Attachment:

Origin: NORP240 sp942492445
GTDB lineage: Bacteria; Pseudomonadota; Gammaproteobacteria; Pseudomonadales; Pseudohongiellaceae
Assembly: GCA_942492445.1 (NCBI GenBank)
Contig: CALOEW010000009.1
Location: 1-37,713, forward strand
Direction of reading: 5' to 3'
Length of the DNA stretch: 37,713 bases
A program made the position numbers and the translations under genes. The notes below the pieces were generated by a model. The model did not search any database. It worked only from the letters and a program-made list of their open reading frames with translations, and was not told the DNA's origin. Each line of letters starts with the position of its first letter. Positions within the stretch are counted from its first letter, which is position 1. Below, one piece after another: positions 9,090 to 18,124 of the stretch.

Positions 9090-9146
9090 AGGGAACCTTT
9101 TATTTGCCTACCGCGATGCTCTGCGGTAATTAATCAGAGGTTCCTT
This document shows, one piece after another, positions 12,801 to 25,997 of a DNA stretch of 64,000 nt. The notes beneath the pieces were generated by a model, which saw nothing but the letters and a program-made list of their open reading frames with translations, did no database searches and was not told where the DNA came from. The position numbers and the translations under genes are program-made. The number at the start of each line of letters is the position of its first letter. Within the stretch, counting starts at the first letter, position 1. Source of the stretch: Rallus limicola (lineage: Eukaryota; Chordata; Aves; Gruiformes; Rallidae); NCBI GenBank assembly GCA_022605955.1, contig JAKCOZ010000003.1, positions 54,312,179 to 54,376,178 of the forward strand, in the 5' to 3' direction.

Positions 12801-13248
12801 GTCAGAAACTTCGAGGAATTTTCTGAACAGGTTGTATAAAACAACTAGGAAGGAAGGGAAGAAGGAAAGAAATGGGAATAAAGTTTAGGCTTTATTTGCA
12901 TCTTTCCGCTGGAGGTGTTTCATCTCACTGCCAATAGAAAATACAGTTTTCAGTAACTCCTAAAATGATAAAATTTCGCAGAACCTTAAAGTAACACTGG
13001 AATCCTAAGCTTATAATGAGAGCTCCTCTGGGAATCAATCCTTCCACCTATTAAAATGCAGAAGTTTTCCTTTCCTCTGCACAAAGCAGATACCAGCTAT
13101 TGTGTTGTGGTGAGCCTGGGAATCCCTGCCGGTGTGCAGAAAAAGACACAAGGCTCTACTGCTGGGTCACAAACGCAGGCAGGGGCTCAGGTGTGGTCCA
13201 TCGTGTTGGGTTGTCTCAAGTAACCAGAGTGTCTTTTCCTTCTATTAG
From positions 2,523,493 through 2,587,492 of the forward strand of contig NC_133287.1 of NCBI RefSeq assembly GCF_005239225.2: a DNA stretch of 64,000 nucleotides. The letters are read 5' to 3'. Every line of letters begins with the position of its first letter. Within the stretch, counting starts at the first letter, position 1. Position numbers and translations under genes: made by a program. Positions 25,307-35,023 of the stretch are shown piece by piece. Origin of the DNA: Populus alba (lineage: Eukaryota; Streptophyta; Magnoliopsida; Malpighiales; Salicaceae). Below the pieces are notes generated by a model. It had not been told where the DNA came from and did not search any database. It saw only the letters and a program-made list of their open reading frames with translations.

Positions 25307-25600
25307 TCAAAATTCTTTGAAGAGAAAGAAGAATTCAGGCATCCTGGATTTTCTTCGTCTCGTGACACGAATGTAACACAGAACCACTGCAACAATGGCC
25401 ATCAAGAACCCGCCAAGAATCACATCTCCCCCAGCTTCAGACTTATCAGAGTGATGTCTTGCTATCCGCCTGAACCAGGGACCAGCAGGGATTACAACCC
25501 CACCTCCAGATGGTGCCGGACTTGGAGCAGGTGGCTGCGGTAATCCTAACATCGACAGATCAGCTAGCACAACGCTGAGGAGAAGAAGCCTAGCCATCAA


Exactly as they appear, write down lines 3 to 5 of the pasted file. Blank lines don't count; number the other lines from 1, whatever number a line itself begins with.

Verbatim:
Assembly: GCA_942492445.1 (NCBI GenBank)
Contig: CALOEW010000009.1
Location: 1-37,713, forward strand